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Hardship Fund

Westminster Community Rallies Around Hardship Fund

 


Elle Jahara Orfield is a bright and busy international business major and workstudy student.  Working with the college’s Orientation Team, Elle loves building relationships with incoming freshmen and making them feel welcome. In addition to her role on the Orientation Team and managing the demands of a full class schedule, Elle works in the Financial Aid office, which has given her the opportunity to see the excitement of other students who receive tuition assistance. She also knows firsthand how important scholarships are, as a recipient of the college’s Hardship Fund.

“My family has gone through a few hard times, and we have worked to be persistently positive in the face of obstacles,” she said. “While we have many strains in our lives, we keep our positive outlook and fight to make things work.”

The Hardship Fund was established last year as the McCarthey Emergency Relief Fund by the McCarthey Family Foundation. This fund helps Westminster students weather unexpected life events, such as a medical crisis, loss of employment, or death of a parent, that can jeopardize their enrollment.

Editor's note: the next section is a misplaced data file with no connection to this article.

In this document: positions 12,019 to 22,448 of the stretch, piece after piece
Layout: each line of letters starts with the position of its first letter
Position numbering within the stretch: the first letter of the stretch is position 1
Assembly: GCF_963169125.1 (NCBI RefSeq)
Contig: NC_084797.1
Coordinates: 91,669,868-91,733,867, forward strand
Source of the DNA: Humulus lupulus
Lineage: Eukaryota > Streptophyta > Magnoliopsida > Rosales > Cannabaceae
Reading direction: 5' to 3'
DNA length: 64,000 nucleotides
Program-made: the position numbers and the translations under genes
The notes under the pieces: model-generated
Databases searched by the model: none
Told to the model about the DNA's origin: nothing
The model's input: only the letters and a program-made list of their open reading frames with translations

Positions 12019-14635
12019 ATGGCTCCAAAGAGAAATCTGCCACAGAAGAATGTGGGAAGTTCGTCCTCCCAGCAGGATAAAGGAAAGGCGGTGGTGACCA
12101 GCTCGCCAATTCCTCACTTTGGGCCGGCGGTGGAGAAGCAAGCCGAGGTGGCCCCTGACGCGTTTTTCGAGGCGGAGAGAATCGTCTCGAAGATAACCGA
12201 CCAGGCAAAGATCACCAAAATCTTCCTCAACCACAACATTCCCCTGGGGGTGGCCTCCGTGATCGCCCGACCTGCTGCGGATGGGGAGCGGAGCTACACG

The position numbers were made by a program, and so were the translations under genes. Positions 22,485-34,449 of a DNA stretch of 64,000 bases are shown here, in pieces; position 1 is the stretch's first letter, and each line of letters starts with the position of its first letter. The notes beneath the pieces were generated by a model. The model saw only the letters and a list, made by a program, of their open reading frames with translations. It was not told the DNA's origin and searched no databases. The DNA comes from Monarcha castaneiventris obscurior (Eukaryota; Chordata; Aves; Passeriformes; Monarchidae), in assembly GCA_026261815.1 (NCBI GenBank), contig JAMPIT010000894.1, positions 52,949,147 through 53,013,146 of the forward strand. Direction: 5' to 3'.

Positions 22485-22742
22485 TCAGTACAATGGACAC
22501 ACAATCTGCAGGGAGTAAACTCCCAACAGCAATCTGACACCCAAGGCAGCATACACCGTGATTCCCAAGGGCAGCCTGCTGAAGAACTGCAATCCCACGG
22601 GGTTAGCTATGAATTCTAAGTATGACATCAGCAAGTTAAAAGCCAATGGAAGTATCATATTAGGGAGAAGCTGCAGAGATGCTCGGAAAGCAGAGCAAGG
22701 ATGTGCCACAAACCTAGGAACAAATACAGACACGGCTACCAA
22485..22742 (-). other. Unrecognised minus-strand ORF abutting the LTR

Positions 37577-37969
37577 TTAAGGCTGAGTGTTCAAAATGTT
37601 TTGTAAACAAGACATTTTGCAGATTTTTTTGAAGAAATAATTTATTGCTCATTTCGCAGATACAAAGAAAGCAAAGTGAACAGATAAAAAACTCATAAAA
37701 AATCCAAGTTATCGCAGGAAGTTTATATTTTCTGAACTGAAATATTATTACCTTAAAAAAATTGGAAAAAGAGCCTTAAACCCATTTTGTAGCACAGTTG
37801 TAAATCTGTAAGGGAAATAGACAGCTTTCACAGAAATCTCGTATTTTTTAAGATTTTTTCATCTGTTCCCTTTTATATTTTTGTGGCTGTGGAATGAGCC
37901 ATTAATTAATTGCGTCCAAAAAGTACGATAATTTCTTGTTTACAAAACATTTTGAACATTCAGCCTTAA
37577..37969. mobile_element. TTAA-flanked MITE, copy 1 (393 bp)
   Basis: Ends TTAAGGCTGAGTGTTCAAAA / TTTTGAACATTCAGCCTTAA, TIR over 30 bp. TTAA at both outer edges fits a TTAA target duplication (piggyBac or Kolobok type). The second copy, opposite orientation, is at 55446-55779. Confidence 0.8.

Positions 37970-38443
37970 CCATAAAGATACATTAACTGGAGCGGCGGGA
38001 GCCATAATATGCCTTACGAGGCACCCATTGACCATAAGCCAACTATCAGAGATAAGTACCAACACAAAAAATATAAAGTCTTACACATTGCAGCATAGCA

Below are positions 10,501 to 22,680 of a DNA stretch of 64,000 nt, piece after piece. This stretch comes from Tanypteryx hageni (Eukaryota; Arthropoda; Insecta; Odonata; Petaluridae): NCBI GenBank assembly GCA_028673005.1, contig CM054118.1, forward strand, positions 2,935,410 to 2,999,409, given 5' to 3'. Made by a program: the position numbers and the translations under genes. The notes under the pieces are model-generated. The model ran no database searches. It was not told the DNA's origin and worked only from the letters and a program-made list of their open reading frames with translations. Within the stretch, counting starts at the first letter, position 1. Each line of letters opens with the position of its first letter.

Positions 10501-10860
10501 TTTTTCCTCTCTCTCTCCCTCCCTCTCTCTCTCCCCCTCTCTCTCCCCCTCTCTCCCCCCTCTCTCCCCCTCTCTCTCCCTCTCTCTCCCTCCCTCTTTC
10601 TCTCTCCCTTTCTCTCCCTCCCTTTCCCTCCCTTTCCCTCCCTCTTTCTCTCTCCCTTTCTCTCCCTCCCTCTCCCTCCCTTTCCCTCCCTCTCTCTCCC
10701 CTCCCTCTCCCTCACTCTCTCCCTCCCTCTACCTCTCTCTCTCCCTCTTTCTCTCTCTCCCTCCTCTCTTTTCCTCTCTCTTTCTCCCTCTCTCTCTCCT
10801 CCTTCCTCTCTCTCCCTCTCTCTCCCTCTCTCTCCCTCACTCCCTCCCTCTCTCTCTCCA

Because the Hardship Fund’s impact to students is immediate, it has quickly become a popular opportunity for giving within the Westminster community. For the last two holiday seasons, the college’s Advancement staff has chosen to forgo small holiday gift giving, opting instead to contribute what they would have normally spent to the Hardship Fund.

“Collectively, the office has raised $500 to $1,000 each year to assist those in need,” said Dana Tumpowsky, director of parent and campus relations. “Word has spread among employees at the college, and many more are choosing to direct their holiday giving to the Hardship Fund.”

In addition to the Advancement team’s efforts, the Hardship Fund was the top choice of campus projects to fund during “Love UT Give UT,” a 24-hour, state-wide philanthropic blitz campaign that occurred on March 22. Westminster took the number one fundraising spot in Love UT Give UT’s schools and universities category, earning an additional $5,000 grant from the Community Foundation of Utah. “Not only did the Love UT Give UT campaign raise funds for Westminster students most in need of short-term help, it gained new supporters, and awareness for the importance of this fund grew immensely,” said Lynn Heinlein, director of annual giving. On the heels of Love UT Give UT, the graduating class of 2013 chose to support the Hardship Fund for the class gift. More than 300 students gave to Students Helping Students—The Hardship Fund to help their peers stay enrolled at Westminster. Chaired by Brian Panter (’13) and Kito Temkin (’13), the class gift campaign was supported by more than 50 percent of the graduating class, securing a $5,000 challenge grant from alumna and trustee Kim T. Adamson (’79). “Kito and I noticed that students really connected with the opportunity to help each other,” said Brian. “Once people realized that the class gift was going to help other students, oftentimes they would give more!”

If you would like to support the Hardship Fund, please give online at www.westminstercollege.edu/giving.